Director George Miller Starring Tom Hardy, Charlize Theron, Nicholas Hoult, Hugh Keays-Byrne, Rosie Huntington-Whiteley, Riley Keough, Zoe Kravitz, Abbey Lee, Courtney Eaton, Nathan Jones, Josh Helman

As of writing this I’ve not seen three of the four films in the Mad Max series. As a film buff you could say that’s sacrilege and as an Australian you could say it’s unpatriotic but it’s true; I’ve never seen any of the Mel Gibson trilogy. For whatever reason they’ve just not jumped out at me but at the same time I’ve heard so much about them because they’re so ingrained in pop culture that when I see of hear anything that’s related to George Miller’s films I instantly know the source. In a way I feel I practically know the films, I just haven’t experienced them.

To be honest, my early impressions of Fury Road weren’t all that warm, but when I saw the mass critical acclaim it was receiving I knew I had to see this thing for myself. How often is the fourth film in a series considered just as good as the original released over thirty years earlier? So I was in the minority of film critics who went into Fury Road as my first Mad Max experience, and I learned very quickly that they are very much an acquired taste but they are still one hell of an experience.


Fury Road plays out much like I would assume a Mad Max film would. Max Rockatansky (Tom Hardy) wanders aimlessly through The Wasteland, Australian’s dystopian future, doing good deeds but forever a broken man thanks to all this world has taken from him.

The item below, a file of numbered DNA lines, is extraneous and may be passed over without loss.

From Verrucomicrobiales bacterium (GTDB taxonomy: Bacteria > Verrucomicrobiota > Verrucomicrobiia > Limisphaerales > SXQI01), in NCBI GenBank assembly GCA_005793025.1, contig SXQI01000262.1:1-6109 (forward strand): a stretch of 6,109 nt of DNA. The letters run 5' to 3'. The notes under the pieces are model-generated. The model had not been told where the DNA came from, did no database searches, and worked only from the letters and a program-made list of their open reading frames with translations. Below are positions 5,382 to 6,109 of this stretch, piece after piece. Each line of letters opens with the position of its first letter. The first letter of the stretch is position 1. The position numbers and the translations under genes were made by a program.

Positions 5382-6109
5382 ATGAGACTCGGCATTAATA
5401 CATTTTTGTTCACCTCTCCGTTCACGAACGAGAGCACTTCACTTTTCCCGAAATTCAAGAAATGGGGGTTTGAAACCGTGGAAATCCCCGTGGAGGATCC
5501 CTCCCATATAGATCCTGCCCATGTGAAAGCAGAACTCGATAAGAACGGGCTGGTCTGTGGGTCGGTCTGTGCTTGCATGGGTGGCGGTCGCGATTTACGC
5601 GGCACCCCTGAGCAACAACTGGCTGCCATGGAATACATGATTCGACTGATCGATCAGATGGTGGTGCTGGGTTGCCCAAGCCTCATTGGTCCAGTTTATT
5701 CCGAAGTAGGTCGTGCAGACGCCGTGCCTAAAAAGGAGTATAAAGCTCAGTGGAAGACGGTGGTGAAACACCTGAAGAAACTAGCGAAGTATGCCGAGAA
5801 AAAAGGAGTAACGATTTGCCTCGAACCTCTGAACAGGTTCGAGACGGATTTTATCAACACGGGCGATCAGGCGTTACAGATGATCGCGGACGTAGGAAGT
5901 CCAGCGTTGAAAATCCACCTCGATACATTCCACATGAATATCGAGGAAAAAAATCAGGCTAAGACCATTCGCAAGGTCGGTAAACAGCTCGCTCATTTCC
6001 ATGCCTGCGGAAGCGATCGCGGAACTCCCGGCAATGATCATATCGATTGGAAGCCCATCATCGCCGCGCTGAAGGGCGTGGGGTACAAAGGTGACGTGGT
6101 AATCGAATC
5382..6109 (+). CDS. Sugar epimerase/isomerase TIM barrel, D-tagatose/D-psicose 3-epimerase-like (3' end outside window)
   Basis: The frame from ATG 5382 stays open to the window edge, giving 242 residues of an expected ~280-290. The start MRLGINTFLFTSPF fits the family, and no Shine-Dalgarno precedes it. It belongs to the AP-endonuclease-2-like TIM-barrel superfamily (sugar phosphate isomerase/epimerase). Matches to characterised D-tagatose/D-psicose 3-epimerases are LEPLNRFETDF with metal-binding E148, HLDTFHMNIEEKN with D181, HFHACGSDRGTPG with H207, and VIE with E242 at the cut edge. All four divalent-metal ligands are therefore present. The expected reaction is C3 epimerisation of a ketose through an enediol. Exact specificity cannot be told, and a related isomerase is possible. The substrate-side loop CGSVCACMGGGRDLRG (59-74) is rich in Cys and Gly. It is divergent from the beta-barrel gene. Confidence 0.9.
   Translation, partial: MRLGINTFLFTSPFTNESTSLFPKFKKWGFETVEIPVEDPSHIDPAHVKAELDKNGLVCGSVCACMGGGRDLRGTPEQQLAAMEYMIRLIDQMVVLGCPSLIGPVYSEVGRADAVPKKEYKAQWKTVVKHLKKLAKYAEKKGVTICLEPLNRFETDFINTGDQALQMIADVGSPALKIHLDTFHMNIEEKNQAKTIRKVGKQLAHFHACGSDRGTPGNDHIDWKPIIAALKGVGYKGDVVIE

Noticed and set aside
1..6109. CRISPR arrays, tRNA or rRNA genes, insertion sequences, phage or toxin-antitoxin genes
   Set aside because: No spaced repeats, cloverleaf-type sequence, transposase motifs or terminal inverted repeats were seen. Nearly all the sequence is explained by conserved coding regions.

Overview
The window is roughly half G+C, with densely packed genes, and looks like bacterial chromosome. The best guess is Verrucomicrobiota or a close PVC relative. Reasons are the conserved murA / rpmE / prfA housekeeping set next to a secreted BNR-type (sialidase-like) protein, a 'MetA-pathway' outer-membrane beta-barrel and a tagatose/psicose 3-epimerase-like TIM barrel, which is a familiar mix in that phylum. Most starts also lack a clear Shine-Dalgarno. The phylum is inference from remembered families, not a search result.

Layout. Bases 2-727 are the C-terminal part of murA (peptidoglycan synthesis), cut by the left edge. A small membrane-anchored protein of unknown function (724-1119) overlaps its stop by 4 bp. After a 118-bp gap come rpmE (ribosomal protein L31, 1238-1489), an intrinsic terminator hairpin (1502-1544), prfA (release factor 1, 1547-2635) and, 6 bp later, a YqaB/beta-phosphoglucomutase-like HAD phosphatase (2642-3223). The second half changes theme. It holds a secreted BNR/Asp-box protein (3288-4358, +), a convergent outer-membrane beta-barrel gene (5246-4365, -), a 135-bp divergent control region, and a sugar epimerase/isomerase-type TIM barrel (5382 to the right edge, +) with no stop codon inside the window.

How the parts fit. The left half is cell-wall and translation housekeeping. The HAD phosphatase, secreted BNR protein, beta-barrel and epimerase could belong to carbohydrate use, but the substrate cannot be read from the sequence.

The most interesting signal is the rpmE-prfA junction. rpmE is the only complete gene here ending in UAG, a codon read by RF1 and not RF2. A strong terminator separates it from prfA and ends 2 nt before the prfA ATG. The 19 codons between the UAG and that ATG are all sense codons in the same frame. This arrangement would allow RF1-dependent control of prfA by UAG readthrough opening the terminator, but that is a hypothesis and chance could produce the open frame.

After being captured by the War Boys, a cult lead by King Immortan Joe (Hugh Keays-Byrne), and used as a blood donor he crosses paths with Imperator Furiosa (Charlize Theron), a War Boy who has absconded with King Joe’s five ‘wives’ (five women who are specially selected for breeding) and is smuggling them to her fabled homeland, the Green Place. But they’ve got a whole lot of desert to cross and some not-so friendly natives to contend with as well as Joe’s huge convoy chasing them down.

But other than that it’s all smooth sailing…


That’s really about it when it comes to the premise. Fury Road is one big action-packed thrill ride full of smartly choreographed fight scenes and oh so many car wrecks, and every one of them is shot perfectly. The acting is a bit shoddy, but I have to give credit to Hardy and Theron. They still managed to carry this film right through to the very end, and though the majority of the cast had a single one-dimensional role to play they each added something to the piece that made it that much better.

I truly admire George Miller’s tenacity, I’ve never seen anything like this before, and from the little I’ve seen of the original Mad Max it looks like he’s just picked up where he left off but with the amps turned to eleven.


This was one of the strangest cinematic experiences I have ever seen. It has its weaknesses but that may be due to my unfamiliarity of the series, which I can’t hold against the film because that’s my shortcoming. It’s also probably why I have very little to prattle on about; I haven’t got the other films in the series on which I can draw a comparison.

Miller really has the best of both worlds with Fury Road. It’s his tried-and-true method of action film making, so the regulars will return for a fourth outing, but he’ll attract a whole new generation (or generations, it’s been that long) of fans thanks to this a really solid action flick worthy of praise. I’m living proof, because Fury Road has sparked my interest, which is exactly what Miller set out to do.

So, if you’ll excuse me, I have to go and acquaint myself with a man named Mad Max.

MRD 8 of 10